— The New Frontiers of Freedom from the Alps to the AEgean • Edward Alexander Powell

... between the provinces which remained. An imperialistic movement, a nationalistic revival, if you will, was preached in Turkey by ardent enthusiasts whose words fell on willing ears. To the democratic and nationalist revival was joined religious discontent. The Sultan was the religious head of the Mohammedan world. Everywhere the true Believers were in chains. Everywhere the infidel reigned supreme. From Constantinople ...
— World's War Events, Vol. I • Various

... the high-handed methods to protect the master's property right in the bondman, these jurists not only referred to the doctrines of Marshall already set forth above but relied also upon the decisions of Justice Storey, the nationalist surviving Chief Justice Marshall. They believed with Storey that a constitution of government founded by the people for themselves and their posterity and for objects of the most momentous nature—for perpetual ...
— The Journal of Negro History, Volume 6, 1921 • Various

... caused in great measure by the absence of the Popes during their residence at Avignon, roused all the patriotic instincts of Petrarch, and urged him to strive with all his might for the restoration of the ancient glory of his country. Hence in his politics he was strongly nationalist, and hence, too, he threw the whole weight of his influence on the side of Cola di Rienzi, when in 1347 the latter proclaimed from the Capitol the establishment of the Roman Republic. Nor did he hesitate to attack the Popes, to whom he ...
— History of the Catholic Church from the Renaissance to the French • Rev. James MacCaffrey

... between a little Soho paper shop and a little Soho restaurant; his arms and pockets were stuffed with French Nationalist and French Atheist newspapers. He wore a straw hat shading his eyes, which are like a sailor's, and emphasizing his Napoleonic chin. He was talking about King John, who, he positively assured me, was not (as was often asserted) the best king that ever reigned ...
— Hilaire Belloc - The Man and His Work • C. Creighton Mandell

... thing is, that many who were then exasperated by it, now look upon it as quite natural, and are not surprised to find themselves bosom friends of Drumont, Rochefort, Judet, and Arthur Mayer. The Transvaal question unites them in a "nationalist" policy, which, if it were to go beyond mere words, would result in a war with England and might complete, by a naval Sedan, ...
— Boer Politics • Yves Guyot

... II, the South African Nationalist planet, with a full beard, and old fashioned plug hat and tail-coat. They were a frustrated lot. They had gone into space to practice apartheid and had settled on a planet where there was no other intelligent race to ...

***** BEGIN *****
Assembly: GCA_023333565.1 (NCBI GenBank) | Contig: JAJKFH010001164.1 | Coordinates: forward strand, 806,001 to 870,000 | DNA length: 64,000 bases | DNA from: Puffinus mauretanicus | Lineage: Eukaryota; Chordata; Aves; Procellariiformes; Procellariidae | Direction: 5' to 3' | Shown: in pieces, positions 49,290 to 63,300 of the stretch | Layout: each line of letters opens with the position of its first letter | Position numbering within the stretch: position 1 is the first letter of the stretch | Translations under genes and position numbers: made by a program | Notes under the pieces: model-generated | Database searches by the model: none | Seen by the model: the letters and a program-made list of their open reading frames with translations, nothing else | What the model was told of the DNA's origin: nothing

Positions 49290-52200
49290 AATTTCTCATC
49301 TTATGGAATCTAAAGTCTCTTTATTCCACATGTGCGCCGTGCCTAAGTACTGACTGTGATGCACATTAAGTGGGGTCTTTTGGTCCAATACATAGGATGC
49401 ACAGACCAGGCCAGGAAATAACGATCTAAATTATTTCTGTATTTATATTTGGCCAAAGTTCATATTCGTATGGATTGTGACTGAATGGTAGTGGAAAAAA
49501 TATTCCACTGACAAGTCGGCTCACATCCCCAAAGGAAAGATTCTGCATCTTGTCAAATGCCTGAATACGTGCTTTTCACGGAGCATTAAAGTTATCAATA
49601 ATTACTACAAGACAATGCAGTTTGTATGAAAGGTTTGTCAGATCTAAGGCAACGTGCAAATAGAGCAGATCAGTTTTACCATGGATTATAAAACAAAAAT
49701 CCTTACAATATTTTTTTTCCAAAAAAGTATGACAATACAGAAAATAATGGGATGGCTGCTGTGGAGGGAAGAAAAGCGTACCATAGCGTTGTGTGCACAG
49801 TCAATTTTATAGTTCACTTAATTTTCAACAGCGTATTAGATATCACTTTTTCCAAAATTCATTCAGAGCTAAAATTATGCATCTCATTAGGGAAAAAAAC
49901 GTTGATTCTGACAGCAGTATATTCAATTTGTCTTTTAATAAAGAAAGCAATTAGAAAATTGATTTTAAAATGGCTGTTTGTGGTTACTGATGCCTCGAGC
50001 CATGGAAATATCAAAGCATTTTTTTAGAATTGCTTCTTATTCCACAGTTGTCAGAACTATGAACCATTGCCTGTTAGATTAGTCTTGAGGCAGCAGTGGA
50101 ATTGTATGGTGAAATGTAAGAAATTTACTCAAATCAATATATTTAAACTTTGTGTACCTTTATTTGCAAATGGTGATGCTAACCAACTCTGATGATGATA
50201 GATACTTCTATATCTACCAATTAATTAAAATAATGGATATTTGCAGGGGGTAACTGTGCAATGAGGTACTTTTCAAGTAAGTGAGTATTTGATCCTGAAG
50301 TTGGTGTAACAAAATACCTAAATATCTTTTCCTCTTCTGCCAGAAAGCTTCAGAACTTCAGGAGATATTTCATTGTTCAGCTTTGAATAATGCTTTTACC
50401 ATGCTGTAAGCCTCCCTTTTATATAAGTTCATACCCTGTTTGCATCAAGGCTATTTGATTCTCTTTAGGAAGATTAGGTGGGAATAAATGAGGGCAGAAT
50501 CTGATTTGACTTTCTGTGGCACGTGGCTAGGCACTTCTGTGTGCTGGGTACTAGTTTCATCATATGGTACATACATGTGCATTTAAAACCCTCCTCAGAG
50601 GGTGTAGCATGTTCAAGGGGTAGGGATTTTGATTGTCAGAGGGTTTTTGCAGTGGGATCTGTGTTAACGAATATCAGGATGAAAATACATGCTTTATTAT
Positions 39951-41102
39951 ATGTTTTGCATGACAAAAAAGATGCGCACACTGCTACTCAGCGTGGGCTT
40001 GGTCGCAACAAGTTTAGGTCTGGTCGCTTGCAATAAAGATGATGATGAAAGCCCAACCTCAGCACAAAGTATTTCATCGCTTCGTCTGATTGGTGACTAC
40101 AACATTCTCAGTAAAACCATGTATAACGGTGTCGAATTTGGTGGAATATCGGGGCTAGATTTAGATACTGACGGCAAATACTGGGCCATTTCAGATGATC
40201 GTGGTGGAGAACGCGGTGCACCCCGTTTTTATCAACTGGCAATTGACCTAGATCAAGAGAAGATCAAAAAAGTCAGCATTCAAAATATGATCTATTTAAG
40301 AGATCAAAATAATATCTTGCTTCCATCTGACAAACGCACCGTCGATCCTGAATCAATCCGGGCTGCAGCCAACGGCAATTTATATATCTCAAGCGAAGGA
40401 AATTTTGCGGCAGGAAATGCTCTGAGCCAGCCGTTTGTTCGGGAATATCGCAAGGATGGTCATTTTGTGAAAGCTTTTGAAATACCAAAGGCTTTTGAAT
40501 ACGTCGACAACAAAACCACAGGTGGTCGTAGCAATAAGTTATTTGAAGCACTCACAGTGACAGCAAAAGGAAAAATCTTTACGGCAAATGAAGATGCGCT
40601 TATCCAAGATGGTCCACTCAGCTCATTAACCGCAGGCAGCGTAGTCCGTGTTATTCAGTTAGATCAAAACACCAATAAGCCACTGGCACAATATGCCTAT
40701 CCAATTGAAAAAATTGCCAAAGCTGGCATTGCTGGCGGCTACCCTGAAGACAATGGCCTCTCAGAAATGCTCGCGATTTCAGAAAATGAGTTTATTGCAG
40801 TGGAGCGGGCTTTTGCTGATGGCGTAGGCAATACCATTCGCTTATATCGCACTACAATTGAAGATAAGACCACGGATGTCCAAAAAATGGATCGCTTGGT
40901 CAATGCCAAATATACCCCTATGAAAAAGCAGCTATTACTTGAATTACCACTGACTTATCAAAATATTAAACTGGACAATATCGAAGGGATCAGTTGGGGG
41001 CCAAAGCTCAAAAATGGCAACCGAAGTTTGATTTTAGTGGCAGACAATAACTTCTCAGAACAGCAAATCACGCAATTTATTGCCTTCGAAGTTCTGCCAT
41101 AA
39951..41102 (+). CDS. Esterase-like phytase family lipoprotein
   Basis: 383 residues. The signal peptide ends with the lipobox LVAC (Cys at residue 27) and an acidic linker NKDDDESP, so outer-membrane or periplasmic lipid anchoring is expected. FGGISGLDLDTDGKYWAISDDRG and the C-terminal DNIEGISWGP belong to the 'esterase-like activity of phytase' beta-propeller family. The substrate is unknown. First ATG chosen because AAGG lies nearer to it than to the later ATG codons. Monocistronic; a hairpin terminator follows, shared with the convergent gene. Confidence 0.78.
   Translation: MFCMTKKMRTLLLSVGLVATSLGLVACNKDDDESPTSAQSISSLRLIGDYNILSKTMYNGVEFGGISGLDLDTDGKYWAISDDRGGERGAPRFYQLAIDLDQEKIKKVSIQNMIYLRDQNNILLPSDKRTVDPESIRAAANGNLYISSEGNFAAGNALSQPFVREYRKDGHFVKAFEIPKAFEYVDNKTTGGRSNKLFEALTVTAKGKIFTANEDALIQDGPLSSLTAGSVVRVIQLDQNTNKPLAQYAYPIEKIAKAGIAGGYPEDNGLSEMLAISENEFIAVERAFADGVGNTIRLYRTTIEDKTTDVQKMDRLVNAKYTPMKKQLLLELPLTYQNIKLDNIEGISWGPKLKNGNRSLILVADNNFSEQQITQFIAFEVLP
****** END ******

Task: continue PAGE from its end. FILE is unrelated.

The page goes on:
— Lone Star Planet • Henry Beam Piper and John Joseph McGuire

... matured in hill-stations in India, mellowed by much voyaging in P. and O. steamers. Not even an environment as unpromising as that of Enniscar in its winter torpor had power to dismay her. A public whose artistic tastes had hitherto been nourished upon travelling circuses, Nationalist meetings, and missionary magic lanterns in the Wesleyan schoolhouse, was, she argued, practically virgin soil, and would ecstatically respond to ...
— All on the Irish Shore - Irish Sketches • E. Somerville and Martin Ross

... was to use all my influence to prevent public opinion in England from taking a stand against Austria. I remembered England's attitude during the Bosnian annexation crisis, when public opinion showed itself in sympathy with the Serbian claims to Bosnia; I recalled also the benevolent promotion of nationalist hopes that went on in the days of Lord Byron and Garibaldi; and on these and other grounds I thought it extremely unlikely that English public opinion would support a punitive expedition against the Archduke's ...
— History of the World War - An Authentic Narrative of the World's Greatest War • Francis A. March and Richard J. Beamish

... Churchman, but he was also a man of the world. Parnell's offense was the offense committed by Lord Nelson, Lord Hastings, the Duke of Wellington, Sir Charles Dilke, Shakespeare, and most of those who had made the name and fame of England worldwide. Gladstone might have stood by Parnell and steadied the Nationalist Party until the storm of bigotry and prejudice abated; but he saw his chance to escape from a hopeless cause, and so he demanded the resignation of Parnell while the Irish were still rabid against the best friend they ever had. Feud and faction ...